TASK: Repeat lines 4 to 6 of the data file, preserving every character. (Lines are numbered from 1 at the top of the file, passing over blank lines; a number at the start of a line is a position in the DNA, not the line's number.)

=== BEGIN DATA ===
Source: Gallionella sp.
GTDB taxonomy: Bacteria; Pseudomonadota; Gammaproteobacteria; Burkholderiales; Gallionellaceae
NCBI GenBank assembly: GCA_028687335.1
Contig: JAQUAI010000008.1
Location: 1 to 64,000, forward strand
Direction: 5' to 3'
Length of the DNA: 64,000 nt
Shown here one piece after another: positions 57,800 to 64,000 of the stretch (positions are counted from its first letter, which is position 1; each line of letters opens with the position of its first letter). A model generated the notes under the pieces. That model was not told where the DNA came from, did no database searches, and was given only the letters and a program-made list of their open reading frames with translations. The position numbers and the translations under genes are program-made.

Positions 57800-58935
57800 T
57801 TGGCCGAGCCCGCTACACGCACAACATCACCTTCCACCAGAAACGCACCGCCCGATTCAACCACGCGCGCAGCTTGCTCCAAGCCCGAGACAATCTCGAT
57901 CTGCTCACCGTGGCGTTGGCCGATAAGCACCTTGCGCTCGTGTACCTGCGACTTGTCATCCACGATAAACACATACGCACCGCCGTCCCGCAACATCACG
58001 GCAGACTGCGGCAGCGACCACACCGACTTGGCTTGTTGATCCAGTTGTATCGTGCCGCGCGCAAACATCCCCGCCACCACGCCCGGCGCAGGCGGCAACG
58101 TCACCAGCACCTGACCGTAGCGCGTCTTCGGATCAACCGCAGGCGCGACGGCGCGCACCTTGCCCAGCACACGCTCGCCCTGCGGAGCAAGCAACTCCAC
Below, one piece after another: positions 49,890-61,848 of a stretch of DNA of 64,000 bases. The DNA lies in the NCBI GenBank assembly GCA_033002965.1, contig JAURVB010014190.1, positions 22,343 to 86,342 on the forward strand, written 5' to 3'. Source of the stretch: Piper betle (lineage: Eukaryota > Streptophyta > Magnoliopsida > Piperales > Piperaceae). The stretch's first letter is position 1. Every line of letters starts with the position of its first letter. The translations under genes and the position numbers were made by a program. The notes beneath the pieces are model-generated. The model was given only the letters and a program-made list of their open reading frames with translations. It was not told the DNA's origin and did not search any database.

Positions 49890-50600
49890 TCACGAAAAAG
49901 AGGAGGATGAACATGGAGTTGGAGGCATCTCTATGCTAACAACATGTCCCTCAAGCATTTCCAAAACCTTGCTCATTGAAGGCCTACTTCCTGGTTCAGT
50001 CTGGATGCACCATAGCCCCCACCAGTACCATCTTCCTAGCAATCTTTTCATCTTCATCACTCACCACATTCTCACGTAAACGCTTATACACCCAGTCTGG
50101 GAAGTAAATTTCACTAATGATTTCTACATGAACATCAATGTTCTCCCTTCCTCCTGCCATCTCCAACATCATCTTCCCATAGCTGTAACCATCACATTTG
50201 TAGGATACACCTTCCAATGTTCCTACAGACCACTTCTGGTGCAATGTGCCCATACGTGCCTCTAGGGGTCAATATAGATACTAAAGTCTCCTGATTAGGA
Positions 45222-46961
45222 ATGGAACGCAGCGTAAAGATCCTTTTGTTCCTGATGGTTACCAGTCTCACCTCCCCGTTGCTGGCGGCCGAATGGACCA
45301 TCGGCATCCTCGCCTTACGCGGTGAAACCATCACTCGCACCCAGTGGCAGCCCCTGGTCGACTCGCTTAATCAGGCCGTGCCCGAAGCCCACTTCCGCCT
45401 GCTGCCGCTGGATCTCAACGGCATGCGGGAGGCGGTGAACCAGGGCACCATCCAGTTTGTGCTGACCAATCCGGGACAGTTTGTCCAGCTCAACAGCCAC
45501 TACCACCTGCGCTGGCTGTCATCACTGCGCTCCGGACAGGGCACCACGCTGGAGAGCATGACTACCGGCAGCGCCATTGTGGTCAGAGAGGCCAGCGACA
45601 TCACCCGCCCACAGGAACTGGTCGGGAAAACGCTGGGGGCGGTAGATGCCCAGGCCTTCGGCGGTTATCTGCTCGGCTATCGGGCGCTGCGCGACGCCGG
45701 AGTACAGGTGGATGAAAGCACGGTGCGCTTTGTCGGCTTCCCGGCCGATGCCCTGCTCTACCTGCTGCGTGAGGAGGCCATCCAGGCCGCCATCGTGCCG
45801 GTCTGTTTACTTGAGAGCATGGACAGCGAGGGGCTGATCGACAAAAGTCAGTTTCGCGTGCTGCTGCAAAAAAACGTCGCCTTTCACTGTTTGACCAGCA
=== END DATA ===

Contig: JAQUAI010000008.1
Location: 1 to 64,000, forward strand
Direction: 5' to 3'